With an appointment from Gov. Robert Bentley on Monday, Don Hudson, Oxford’s parks and recreation director, became the first commissioner from Calhoun County’s southernmost city since at least 1947, according to County Administrator Ken Joiner.
“You know what I say about that — it’s about time,” said Hudson on Thursday.
Hudson’s official introduction to the public will take place today at the Ken Joiner County Administration Building at 10 a.m.
Joiner said the lack of an Oxford commissioner for so many years isn’t a surprising revelation to him. Up until the late 1980s, the county was governed by three commissioners — one selected at large, one from a northern district representing Piedmont and Jacksonville, and one from a southern district representing Anniston and Oxford.
And for years Anniston, the larger city in the county, dominated the political landscape. When Hudson, 62, was growing up, Oxford’s population was less than 2,000 people.
The 2010 Census put into numbers Oxford’s rapid growth in recent years. While Anniston, the county seat, decreased slightly in population between 2000 and 2010, Oxford nearly doubled in size to more than 21,000 residents.
Oxford also used to be much smaller geographically. Hudson said what is now considered the downtown area of the city, used to be all there was of Oxford. However, the city has annexed parts of Coldwater, Bynum and Wellborn over the years, radically expanding its boundaries.
“It used to be, you wanted someone from Wellborn on the commission, but now it’s Oxford,” said Eli Henderson, Calhoun County’s circuit clerk.
For 18 years, Henderson, a Wellborn native, held the District 3 seat on the commission, but Hudson’s appointment better reflects the current demographics of the region, Henderson said. Oxford residents make up more than 75 percent of the total of registered voters for the district.
“Wellborn High School is a 2A school, and Oxford is 6A,” Henderson said. “That’s because all our kids are now going there.”
Growth has also come through the city’s economy, said Mike Braxton, an Oxford resident who interviewed last week for the open county seat and who plans to run in the next election.
“It’s the economic engine of the county,” Braxton said. “It’s kind of hard to ignore.”
And anyway you look at it, money is important in politics, Joiner said, and it doesn’t surprise him that Oxford looks like it might get more representation on the commission.
“When you get anyone from a certain area, they’re going to kind of look out for their district,” Joiner said. “It’s all about money, and unfortunately, that’s one thing we’re not blessed with a whole lot of.”
Despite his long tenure on the commission, and political clout, Henderson said he sees Oxford dominating District 3 in the future. That doesn’t mean, he said, that the district’s commissioner can only concern himself with the city.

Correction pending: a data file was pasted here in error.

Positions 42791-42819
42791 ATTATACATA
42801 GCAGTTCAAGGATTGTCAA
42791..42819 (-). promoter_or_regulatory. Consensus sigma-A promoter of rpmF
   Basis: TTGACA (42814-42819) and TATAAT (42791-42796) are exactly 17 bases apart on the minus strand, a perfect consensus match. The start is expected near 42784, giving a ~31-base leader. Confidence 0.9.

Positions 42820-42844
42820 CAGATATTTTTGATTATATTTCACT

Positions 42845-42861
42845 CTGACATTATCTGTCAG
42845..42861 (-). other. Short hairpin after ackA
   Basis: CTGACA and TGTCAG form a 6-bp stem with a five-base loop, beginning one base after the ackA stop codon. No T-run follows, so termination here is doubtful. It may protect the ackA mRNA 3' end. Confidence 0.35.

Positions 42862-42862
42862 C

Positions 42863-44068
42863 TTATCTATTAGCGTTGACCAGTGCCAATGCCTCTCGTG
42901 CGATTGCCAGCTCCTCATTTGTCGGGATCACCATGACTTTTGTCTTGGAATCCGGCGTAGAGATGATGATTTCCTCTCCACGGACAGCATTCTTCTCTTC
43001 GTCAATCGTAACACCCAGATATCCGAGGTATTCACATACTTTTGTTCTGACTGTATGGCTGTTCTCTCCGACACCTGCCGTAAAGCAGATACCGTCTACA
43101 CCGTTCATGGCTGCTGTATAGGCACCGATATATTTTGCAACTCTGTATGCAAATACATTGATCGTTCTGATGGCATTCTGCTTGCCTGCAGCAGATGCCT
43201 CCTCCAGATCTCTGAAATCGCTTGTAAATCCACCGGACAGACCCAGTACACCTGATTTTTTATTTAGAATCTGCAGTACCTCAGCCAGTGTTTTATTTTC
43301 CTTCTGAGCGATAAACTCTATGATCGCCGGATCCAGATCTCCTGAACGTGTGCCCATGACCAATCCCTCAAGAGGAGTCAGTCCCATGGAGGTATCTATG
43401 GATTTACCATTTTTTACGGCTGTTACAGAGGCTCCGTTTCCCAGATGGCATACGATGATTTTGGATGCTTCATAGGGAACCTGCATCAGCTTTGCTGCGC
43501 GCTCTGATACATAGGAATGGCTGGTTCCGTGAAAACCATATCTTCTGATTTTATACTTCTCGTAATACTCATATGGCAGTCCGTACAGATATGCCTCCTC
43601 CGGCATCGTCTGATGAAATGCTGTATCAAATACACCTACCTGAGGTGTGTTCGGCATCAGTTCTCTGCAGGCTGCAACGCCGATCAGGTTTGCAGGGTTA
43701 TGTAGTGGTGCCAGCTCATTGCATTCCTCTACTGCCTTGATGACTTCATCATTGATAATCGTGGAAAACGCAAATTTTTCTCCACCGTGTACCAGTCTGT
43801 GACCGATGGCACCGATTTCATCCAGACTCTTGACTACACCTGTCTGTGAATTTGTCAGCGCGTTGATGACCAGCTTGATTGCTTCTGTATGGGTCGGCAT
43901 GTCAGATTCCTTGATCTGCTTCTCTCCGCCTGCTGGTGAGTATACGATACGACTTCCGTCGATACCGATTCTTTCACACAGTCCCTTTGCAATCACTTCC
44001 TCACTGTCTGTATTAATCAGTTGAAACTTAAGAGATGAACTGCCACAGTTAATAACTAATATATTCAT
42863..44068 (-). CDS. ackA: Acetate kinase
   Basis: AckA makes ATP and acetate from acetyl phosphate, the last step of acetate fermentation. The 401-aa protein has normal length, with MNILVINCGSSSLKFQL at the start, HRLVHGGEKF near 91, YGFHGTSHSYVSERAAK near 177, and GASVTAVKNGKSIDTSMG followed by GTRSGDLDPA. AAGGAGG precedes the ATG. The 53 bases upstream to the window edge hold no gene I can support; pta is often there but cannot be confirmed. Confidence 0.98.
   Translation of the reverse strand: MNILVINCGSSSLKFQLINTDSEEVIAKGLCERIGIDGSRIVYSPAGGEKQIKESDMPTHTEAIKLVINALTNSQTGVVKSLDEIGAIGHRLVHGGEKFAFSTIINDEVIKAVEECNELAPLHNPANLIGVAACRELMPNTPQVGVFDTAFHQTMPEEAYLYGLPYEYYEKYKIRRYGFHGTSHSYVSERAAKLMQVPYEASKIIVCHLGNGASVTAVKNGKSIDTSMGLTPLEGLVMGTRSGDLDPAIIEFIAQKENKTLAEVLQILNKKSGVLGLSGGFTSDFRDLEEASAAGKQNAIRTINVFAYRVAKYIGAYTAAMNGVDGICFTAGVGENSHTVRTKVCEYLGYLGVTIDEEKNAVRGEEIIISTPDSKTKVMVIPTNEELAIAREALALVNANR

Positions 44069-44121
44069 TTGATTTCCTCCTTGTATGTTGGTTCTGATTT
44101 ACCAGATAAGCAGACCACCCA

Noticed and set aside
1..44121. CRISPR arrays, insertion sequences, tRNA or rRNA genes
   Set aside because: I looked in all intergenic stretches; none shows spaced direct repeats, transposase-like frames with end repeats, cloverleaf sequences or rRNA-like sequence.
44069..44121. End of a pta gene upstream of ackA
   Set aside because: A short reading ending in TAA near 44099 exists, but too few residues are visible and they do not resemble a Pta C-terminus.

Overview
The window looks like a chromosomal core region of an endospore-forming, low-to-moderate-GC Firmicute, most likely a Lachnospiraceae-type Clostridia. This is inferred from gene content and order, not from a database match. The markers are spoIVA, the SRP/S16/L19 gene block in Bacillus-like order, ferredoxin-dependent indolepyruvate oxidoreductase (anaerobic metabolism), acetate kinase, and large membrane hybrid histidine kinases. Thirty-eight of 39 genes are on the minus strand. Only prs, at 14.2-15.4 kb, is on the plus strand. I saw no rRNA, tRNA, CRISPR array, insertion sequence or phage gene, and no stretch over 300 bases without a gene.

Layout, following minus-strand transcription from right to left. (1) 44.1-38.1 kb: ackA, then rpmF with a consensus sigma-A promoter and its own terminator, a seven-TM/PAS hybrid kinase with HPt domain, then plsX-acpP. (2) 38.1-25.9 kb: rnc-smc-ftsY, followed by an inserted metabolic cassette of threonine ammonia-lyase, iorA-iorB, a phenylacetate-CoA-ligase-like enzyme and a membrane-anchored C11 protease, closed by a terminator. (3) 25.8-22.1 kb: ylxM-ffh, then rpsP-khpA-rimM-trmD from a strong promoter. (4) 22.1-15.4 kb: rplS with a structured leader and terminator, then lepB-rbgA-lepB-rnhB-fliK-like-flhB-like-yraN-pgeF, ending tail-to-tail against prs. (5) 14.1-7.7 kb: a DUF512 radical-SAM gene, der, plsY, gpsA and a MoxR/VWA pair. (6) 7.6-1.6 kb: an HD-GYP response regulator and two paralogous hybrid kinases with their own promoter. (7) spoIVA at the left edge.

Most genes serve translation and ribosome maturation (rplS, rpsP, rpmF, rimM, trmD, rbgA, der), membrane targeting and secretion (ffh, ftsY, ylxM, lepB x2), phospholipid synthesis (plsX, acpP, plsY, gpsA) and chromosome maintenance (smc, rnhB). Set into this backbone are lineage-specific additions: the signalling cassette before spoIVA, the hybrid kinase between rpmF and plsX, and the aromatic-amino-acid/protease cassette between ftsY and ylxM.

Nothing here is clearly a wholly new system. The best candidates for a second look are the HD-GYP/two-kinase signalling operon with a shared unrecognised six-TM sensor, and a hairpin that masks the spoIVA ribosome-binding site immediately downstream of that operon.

“It’s going to be really hard for someone not from Oxford to get elected,” Henderson said. “But there’s not much they can do for Oxford. Most of the work in that district, roads and things like that, that’s all in Ohatchee.”
Gene Howard, chairman of the Calhoun County Republican Party, said candidates he looked at represented a diverse background, and little attention was paid to geography. Still, of the four candidates interviewed by Gov. Bentley’s appointments committee, only one – Ohatchee Councilwoman Teresa Lott – hails from the northern reaches of District 3, with Janet Odom living just outside the Oxford city limits and Braxton and Hudson both in Oxford.
“I’m sure that factored into the final decision,” said Howard, who vetted the candidates, but had no say in the Governor’s final decision. “Oxford is one of the most important areas of the county.”
There’s also room for Oxford to expand into other districts as well. The majority of voters in District 2, represented by Tim Hodges, currently live in east Anniston, but the district stretches down into Oxford, east of Alabama 21, another area growing in population.
But it might not be so easy to predict how certain cities and areas will dominate districts in the future, Howard said. The County Commission this year will look at redrawing district lines, which could dramatically change voting blocks, especially in heavily populated areas.
No matter where district lines end up falling, Howard said, there’s little chance that Oxford’s increasing trend in population growth and potential future grasp on county government could be diluted by a shakeup.
“There is a definite shift in the geographical make-up of Calhoun County,” Howard said. “And that shift is toward Oxford.”
Staff writer Brian Anderson: 256-235-3546. On Twitter @BAnderson_Star.